2. Can Tata rationalize Jaguar/LR’s production to make them more profitable? Actually, they cannot. They made pledges not to cut staff or close plants. And it’s unlikely that they would be able to reduce costs substantially by sourcing parts and supplies from India.
  3. Can Tata right a ship that larger, more experienced, more formidable competitors had been unable to? In Jaguar and Land Rover, Tata is inheriting pieces of the old British Leyland Motors (Jaguar, Rover, Austin, Morris, etc.) that all tolled experienced (and continues to experience) more than 40 years of uncompetitiveness and underperformance. Quite simply, they are inheriting a lot of baggage (see Riding the Elephant for more background on British Leyland). It will be difficult for Tata to overcome this tremendous inertia.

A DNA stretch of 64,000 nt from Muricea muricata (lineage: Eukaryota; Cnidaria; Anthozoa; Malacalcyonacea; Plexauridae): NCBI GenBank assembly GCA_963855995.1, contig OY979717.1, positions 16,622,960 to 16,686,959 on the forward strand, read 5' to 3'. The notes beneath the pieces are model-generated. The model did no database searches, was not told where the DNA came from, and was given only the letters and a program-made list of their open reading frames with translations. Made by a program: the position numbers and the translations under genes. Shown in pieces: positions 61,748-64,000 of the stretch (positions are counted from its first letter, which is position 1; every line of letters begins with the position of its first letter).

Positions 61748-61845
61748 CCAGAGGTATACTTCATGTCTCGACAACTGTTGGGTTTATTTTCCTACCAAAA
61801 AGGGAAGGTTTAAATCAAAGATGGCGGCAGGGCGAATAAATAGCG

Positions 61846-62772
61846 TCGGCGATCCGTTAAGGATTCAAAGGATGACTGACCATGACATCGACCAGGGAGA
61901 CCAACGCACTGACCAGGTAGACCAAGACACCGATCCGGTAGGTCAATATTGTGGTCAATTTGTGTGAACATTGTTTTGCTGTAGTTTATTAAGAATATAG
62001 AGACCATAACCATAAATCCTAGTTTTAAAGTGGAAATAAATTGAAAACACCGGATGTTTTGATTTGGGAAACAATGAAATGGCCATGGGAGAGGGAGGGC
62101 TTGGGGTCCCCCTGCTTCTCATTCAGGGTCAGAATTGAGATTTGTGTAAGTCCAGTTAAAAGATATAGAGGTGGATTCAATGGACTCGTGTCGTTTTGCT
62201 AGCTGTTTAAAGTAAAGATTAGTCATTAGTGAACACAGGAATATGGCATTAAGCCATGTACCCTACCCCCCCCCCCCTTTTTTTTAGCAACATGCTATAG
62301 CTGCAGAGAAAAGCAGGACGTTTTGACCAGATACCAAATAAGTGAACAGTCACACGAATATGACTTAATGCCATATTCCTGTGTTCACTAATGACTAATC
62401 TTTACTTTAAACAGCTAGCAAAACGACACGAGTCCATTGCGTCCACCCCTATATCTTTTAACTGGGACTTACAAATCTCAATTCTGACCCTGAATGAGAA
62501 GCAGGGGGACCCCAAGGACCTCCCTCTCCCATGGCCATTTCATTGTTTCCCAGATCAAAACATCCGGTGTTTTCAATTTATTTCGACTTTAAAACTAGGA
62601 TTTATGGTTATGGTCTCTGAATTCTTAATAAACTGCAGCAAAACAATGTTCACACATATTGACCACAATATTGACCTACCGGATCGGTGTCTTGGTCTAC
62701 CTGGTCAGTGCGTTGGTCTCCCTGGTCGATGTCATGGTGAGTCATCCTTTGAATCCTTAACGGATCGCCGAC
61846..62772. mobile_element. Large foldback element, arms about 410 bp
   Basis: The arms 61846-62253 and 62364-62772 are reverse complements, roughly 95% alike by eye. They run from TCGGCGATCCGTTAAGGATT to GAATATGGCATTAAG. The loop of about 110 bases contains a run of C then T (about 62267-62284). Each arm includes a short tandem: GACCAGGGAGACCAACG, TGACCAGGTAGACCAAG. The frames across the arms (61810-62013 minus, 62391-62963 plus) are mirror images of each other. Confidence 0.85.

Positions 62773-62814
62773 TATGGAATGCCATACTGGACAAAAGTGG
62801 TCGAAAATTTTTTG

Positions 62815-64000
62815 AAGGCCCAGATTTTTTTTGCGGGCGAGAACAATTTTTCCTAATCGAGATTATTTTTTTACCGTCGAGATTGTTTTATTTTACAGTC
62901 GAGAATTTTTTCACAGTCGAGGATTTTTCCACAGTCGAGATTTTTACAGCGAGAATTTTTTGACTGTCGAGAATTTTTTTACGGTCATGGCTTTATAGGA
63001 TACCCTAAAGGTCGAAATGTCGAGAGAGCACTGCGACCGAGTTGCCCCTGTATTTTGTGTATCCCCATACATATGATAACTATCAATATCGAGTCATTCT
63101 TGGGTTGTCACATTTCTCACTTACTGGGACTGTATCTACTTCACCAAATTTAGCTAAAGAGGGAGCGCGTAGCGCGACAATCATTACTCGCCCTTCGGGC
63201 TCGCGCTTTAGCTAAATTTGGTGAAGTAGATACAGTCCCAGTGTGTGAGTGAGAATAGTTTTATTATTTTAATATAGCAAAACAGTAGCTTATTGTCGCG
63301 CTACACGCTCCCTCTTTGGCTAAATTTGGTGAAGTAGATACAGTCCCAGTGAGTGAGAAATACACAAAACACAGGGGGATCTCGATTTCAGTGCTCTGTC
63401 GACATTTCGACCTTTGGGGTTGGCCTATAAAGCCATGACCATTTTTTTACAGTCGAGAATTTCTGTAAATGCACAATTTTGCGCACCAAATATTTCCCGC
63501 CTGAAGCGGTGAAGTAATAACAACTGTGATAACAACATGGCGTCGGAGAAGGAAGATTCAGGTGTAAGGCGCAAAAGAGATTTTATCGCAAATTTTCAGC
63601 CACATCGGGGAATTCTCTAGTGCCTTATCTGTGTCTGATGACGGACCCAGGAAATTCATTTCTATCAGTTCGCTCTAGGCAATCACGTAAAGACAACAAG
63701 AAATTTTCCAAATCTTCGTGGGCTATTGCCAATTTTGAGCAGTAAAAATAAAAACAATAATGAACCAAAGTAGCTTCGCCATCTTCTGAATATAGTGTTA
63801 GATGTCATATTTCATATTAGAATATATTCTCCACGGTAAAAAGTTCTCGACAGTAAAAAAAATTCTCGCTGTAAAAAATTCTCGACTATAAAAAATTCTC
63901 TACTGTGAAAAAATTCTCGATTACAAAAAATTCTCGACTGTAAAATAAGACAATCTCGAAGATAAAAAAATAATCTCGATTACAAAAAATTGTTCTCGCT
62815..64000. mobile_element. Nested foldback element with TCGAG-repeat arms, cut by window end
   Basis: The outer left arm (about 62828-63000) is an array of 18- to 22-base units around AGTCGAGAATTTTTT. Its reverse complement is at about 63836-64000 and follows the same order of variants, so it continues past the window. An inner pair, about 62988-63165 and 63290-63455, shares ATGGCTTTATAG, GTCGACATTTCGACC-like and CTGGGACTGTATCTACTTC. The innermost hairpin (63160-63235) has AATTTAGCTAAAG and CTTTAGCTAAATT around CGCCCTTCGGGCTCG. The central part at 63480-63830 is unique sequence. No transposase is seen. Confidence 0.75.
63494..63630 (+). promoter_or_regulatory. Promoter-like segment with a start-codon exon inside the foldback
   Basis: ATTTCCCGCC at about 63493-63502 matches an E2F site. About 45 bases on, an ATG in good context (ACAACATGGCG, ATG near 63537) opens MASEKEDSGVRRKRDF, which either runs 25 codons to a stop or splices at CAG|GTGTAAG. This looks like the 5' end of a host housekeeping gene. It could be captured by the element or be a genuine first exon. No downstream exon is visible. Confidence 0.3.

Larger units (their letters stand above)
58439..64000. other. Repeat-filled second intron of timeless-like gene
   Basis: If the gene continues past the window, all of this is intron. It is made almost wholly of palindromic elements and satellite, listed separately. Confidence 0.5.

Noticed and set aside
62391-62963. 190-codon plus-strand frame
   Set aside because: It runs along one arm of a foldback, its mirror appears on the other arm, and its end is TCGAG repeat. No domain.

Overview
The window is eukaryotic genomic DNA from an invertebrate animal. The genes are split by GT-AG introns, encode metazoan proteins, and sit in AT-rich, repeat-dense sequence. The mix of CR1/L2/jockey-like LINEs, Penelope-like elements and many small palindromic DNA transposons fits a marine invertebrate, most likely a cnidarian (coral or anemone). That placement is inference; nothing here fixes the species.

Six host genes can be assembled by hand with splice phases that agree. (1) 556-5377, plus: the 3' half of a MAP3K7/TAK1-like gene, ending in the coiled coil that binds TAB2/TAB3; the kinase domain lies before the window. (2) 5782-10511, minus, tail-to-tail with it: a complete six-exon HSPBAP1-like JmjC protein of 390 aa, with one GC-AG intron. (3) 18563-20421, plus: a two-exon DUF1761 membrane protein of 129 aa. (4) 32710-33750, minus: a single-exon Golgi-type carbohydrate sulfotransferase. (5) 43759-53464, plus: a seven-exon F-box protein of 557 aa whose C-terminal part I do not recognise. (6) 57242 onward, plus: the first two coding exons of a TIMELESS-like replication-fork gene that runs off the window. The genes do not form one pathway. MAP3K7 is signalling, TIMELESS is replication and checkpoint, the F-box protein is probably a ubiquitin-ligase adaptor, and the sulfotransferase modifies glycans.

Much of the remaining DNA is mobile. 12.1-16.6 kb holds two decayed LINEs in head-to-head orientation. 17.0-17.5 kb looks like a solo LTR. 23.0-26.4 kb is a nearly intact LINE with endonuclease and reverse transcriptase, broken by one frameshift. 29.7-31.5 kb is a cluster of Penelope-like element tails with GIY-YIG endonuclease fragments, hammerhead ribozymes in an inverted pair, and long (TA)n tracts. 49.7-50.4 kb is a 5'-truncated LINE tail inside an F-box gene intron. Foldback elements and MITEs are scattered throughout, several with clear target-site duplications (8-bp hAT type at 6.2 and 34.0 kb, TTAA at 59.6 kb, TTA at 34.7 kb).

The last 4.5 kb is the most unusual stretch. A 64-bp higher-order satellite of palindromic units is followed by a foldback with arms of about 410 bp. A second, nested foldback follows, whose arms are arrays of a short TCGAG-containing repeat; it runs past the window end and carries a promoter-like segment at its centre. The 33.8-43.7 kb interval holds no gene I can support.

Some analysts have argued that Jaguar and Land Rover were purchased on the cheap (at $2.3B minus $600M that Ford is throwing in to offset pension liabilities), and at the right time – when both Jaguar and Land Rover have a stable of new models about to hit the market (e.g., the Jaguar XF and the Land Rover LRX). These analysts point out that if these new models hit it big, it will make Tata’s acquisition look like a steal. However, this assumes that Tata can revive flagging sales at Jaguar and Land Rover in the middle of a downturn. Likewise, it assumes that Tata, by simply owning the brands, will not dilute their image. Finally, it assumes that the Jaguar and/or Land Rover brands can be revived after years of neglect and consumer dissatisfaction, and that consumers will once again be interested in buying relatively expensive, gas-guzzling cars and SUV’s (especially in the case of LR).

For all these reasons, I remain skeptical. In fact, I think this deal is DOA. The only question in my mind is how long before the Jaguar and Land Rover glide path to extinction.

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4 Responses to Buyers Remorse: Will Tata Rue the Purchase of Jaguar and Land Rover?

  1. Neale Webb says: